Metro-East News

Belleville considers adding volunteers to help police during 'busy shifts,' chief says

Belleville Police department to develop auxiliary officers

Belleville Police Chief Bill Clay is planning to develop an auxiliary police force. The new volunteer auxiliary officers will be used to supplement and assist the current police force.
Up Next
Belleville Police Chief Bill Clay is planning to develop an auxiliary police force. The new volunteer auxiliary officers will be used to supplement and assist the current police force.

Belleville police officers buzzing from one call to another on a busy Friday night could soon have some helping hands.

Police Chief Bill Clay plans to revive the city’s auxiliary police officer unit and assign the volunteer officers, who will carry city-issued firearms, to assist the city’s paid, full-time officers.

“We want them to be able to go out and ride along with officers ... on busy shifts,” Clay said.

The Belleville City Council on Monday night is expected to vote to amend the current ordinance regulating auxiliary officers. Under the revised ordinance, the auxiliary officers would fall under the command of the police chief instead of the previous practice of having a chief of the auxiliary police force.

Clay said there are five candidates who are interested in joining the auxiliary unit, and he hopes to have them available for service by the end of the year. His goal is to have 20 volunteers on the unit.

The auxiliary officers will always be paired with sworn officers, Clay said.

The volunteers are expected to aid officers when the police department gets a lot of calls for service beginning at 8 p.m. on Fridays and Saturdays. The shift would usually end about 2 a.m.

“You’re going to have more alcohol-related calls, you’re going to have more domestics and things of that nature because of the alcohol,” Clay said.

The auxiliary officers also would be asked to help with crowd and traffic control during festivals and parades.

“They can do traffic for us; they can be teamed up and walk through the crowds,” Clay said. “So I think it helps us a lot, especially in today’s times, you’ve got to have the coverage out there.”

Clay said the city’s previous auxiliary unit halted service before he became police chief in 2007.

The St. Clair County Sheriff’s Department has an auxiliary force of about 25 volunteers, and Clay said he wants the city to follow the sheriff’s department model.

Sheriff Rick Watson praised the volunteer deputies for their service to the county.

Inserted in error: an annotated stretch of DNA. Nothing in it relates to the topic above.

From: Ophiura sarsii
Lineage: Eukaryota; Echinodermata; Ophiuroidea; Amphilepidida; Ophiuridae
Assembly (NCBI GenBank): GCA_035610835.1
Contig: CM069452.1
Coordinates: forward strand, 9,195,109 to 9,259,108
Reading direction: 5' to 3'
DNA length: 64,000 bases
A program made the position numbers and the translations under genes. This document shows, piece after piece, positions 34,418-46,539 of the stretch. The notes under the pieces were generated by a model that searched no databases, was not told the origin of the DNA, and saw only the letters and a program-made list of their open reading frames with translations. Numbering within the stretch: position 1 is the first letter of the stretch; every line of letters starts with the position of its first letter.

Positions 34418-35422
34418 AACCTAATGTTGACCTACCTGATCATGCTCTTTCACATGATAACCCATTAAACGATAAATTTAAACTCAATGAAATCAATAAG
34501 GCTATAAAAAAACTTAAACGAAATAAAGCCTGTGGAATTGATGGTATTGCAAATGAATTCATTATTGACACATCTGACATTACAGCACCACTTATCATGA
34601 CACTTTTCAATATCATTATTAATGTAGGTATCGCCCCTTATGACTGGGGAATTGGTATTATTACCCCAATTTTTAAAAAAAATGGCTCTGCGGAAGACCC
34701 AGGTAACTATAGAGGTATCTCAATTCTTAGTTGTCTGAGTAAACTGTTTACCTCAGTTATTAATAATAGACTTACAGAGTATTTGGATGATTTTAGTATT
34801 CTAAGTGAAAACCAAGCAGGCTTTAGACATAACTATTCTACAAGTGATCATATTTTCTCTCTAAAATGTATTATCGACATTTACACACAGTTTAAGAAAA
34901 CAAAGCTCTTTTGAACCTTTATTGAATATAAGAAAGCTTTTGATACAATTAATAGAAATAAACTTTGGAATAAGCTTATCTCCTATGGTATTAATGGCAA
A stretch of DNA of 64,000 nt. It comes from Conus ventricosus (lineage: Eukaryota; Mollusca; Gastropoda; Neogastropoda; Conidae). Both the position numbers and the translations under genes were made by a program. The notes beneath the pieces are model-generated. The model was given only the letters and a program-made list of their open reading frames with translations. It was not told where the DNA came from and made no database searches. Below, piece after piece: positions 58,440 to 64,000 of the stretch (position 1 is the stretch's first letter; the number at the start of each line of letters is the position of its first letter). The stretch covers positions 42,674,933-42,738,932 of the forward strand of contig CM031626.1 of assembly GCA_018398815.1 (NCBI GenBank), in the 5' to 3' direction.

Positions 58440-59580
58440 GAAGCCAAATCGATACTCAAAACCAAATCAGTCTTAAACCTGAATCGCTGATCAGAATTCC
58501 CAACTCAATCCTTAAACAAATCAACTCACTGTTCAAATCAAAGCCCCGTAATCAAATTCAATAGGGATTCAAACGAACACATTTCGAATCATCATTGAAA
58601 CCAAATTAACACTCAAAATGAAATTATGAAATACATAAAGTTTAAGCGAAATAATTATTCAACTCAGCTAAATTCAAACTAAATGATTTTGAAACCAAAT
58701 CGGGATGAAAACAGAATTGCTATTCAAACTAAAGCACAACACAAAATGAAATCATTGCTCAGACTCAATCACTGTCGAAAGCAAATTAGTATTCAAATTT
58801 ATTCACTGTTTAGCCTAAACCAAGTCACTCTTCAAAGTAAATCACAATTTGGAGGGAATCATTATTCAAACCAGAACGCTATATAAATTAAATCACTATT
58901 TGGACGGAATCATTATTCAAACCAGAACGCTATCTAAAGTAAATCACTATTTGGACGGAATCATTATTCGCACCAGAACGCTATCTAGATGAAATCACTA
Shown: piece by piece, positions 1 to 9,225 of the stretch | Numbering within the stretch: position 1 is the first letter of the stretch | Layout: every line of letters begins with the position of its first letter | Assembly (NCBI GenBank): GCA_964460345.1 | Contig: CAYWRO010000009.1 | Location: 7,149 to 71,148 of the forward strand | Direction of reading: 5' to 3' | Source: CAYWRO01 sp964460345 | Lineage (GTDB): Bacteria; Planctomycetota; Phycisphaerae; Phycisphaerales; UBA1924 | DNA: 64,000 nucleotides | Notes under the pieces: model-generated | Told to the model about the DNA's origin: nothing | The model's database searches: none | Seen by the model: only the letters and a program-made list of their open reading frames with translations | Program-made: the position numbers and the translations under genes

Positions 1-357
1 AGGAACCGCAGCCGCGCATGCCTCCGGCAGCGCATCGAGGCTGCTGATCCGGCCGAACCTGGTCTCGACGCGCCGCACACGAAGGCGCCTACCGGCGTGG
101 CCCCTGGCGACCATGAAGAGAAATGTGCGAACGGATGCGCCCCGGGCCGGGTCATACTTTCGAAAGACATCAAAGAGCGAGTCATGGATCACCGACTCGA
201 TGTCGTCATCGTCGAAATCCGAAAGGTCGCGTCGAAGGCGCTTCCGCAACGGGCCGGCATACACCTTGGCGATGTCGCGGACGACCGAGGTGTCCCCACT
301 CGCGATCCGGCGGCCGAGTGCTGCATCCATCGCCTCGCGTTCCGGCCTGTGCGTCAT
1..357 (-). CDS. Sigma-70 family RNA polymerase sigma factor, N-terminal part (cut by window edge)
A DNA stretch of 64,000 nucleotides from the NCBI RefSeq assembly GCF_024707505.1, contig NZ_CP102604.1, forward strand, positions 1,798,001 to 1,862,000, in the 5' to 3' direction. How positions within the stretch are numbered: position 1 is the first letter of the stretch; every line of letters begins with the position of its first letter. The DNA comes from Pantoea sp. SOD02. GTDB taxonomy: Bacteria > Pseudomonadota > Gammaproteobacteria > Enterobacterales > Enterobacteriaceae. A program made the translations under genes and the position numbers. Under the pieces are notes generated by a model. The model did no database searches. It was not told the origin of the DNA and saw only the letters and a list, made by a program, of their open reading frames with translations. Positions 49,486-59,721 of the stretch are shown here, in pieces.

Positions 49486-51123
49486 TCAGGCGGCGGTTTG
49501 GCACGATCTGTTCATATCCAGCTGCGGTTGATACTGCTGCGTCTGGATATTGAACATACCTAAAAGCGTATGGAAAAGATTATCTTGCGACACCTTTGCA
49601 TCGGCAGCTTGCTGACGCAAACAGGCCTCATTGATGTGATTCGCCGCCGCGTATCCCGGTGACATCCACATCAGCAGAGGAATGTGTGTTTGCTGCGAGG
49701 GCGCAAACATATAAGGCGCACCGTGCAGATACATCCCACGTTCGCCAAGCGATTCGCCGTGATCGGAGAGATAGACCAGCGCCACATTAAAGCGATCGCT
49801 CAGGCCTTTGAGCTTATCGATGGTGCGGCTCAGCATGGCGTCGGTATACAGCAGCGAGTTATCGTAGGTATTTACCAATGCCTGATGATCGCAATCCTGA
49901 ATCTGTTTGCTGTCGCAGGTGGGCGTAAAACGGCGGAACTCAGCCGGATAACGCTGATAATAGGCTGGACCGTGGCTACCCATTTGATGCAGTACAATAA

The auxiliary deputies often provide traffic control at large events or even at St. Clair Square Mall in Fairview Heights during the Christmas shopping season, Watson said.

“What they do is very important because we don’t have to have a deputy do it,” Watson said. “I think it’s a great thing. Without those auxiliary people, there’s a lot of things that our deputies would be tied up on that they take care of, and they do a very good job, and I appreciate them donating their time."

The sheriff’s department has a deputy assigned to act as a liaison to the volunteers, and this deputy reports back to Watson and other administrators.

Clay said the Belleville auxiliary force members will receive training on how to handle their city-issued firearm.

The volunteers will not have “conservator of the peace” authority. Clay said this means the volunteers do not have to attend the police academy, which can take more than three months to complete.

“They don’t have conservator of the peace power, which is that broad, police power to go out and make arrests that are generally given to law-enforcement officers,” Clay said.

Clay said he is not concerned that the volunteer officers would improperly be involved in lethal force cases.

He noted that most of the police shooting cases criticized in recent years in the St. Louis metro area and nationwide have involved full-time officers and not auxiliary officers.

The uniform and badge for the volunteers will be different from the ones worn by sworn officers, Clay said.

Belleville will use money from the police department’s seized assets fund to pay for the weapons and uniforms issued to the volunteers.

These are highlights of Belleville’s plan for auxiliary officers:

Undergo firearms, Taser, arrest technique, handcuffing and use of force training.

Pass a drug test, be 21 years of age or older and have at least a high school degree. An associate’s or bachelor’s degree is preferred.

Participate on a regular basis, for example at least twice a month.

Receive a medical clearance and release from their personal physician.

Persons interested in applying can contact Clay at the Belleville Police Department at 618-234-1212.

Mike Koziatek: 618-239-2502, @MikeKoziatekBND